Meet the newest graduates of the `Imi Ho`ōla (“Those who seek to heal”) Post-Baccalaureate Program, who have been accepted into the MD Class of 2017 at the John A. Burns School of Medicine (JABSOM). The ceremony shown here marks the completion of `Imi, a rigorous one-year pre-med program for students from underserved communities.
The keynote speaker, Kaiser Permanente pediatrician Dr. Patrice Ming-Lei Tim Sing (Hawai`i Permanente Medical Group, Hawai`i Kai), a 1989 `Imi alumna, said, “I stand here before you representing that cadre of `Imi Ho`ōla graduates who have the privilege of pursuing medicine as a career and more importantly the responsibility to make a difference.”
2013 is the 40th year since the founding of the `Imi program, designed to help even the playing field for socially and economically disadvantaged students, often minorities, who seek admission to medical school. 234 students have successfully completed the program and entered medical school, then become physicians.
“This is a program that is of great value by our school because it allows students whose path to medical school has been nontraditional, who have been sometimes challenged by difficulties getting through coursework and studying while working a job, to be compared as equals during the application process,” said JABSOM Dean Jerris Hedges, MD–himself a product of a rural upbringing. “Now they have more than proven their worth and are ready to begin the next phase of their career,” said Dr. Hedges.
Dr. Tim Sing said that the six graduates, though considered “disadvantaged” when they started their studies, may actually find their diversity is an advantage.
“Each one of you was chosen for this program because of your potential to become a physician. What you may not have realized is the tides of health care reform have moved your potential to higher levels and it’s because you came from a disadvantaged background. I believe this will be your advantage. You come from points of seed that will add innovation, out-of-the-box thinking and diversified approaches to health care. This will streamline care and inevitably keep costs down,” said Dr. Sing.
The students completing `Imi each year are guaranteed admission to the next MD class. The six who celebrated on June 12 are Courtney Gaddis of Honolulu; Caleb Jeon of Honolulu; Nohea Leatherman-Arkus of Honolulu; Amanda Mesa of Guam; Yuho Ono of Honolulu and Nash Witten of Haleiwa. They will join JABSOM’s entering Class of 2017 when it begins its studies at JABSOM in mid-July.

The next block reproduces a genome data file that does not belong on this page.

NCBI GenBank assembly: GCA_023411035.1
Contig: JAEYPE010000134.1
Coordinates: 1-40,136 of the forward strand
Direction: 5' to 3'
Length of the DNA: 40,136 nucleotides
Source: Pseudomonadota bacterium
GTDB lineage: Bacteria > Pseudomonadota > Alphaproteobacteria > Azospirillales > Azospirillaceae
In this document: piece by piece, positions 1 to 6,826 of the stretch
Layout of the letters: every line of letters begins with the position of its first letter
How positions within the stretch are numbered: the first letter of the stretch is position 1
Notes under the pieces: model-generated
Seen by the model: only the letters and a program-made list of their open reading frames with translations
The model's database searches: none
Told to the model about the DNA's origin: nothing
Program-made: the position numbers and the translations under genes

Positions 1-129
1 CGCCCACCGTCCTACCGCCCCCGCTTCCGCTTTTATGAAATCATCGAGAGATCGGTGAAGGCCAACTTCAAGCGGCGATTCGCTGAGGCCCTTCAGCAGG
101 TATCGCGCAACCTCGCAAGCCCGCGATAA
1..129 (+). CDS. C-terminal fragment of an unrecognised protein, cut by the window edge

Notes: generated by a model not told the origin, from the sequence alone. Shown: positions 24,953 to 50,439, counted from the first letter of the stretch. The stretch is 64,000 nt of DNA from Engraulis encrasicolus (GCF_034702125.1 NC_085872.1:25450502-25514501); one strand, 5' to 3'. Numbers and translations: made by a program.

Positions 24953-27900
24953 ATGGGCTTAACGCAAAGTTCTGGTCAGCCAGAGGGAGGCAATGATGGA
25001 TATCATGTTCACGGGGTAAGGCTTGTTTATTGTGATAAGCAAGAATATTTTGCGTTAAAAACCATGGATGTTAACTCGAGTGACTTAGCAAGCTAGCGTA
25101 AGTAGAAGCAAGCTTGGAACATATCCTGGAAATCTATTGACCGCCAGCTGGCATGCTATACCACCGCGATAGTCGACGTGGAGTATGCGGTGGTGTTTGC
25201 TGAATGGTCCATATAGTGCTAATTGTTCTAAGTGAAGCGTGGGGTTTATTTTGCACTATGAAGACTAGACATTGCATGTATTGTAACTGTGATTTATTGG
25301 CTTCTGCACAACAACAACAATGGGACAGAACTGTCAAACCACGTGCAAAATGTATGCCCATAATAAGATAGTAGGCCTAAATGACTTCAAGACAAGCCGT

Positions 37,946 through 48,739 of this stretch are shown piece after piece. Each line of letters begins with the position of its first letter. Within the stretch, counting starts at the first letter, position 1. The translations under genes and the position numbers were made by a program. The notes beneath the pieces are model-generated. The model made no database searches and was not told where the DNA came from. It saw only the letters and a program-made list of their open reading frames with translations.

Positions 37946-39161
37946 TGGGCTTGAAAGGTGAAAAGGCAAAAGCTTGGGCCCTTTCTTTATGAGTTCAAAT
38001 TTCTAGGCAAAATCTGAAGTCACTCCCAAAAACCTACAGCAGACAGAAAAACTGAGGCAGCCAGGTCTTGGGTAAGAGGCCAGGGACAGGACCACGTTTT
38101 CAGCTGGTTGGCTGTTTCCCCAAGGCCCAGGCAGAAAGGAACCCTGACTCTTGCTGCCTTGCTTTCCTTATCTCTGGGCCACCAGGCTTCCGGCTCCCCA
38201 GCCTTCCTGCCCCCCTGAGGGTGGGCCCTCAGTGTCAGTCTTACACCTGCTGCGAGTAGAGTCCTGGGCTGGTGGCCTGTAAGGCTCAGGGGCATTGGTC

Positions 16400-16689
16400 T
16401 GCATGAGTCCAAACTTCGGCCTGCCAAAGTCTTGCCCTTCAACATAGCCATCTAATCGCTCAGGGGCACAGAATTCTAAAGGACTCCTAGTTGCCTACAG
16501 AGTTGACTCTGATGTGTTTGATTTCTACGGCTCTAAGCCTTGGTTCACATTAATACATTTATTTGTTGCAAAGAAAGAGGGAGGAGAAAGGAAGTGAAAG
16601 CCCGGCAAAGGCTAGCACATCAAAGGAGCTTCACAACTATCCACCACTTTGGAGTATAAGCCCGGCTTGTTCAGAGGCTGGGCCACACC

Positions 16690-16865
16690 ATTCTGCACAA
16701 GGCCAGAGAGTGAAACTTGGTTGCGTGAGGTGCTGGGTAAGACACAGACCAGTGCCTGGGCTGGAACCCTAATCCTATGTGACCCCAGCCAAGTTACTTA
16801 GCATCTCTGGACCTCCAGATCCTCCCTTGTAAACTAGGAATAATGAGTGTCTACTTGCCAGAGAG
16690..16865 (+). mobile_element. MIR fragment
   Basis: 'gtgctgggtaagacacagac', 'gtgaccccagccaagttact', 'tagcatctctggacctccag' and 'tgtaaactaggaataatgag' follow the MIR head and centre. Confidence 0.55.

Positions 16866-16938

The students were reminded by Dean Hedges that there is still a challenge ahead. “Medical school itself is a challenge that requires us to pull deep from within to decide whether this is a calling and to put our best effort forward,” said the Dean.
Student Nash Witten was chosen to represent the `Imi class with opening comments at the ceremony. He chose a song about an `ōhi`a lehua tree written by Queen Lili`uokalani as an appropriate metaphor for the collective life experiences of the class.
“Found in a variety of habitats from the lava fields of Hawai`i island to the marshes of Mount Ka`ala, it representes the variety of locations that we may someday serve as physicians,” said Witten.
Dr. J. Keawe`aimoku Kaholokula, Chair of the JABSOM Department of Native Hawaiian Health (which includes the `Imi program) complimented Witten’s choice. “`Ōhi`a lehua is known as one of the first signs of life after a volcano devestates an area,” he said. “Itʻs one of the first plants that come out. Like our students from socially disadvantaged backgrounds, they still blossom and flourish under such conditions,” he said, adding that “lehua is also a poetical reference to an expert, and an expert is what all of you are becoming: an expert in your profession of medicine.”
Note: The `Imi class is grateful to the Hawai`i State Legislature for allocating funding in 2013 for the Native Hawaiian Center of Excellence at JABSOM.
Story by Tina Shelton with photos from Arnold Kameda.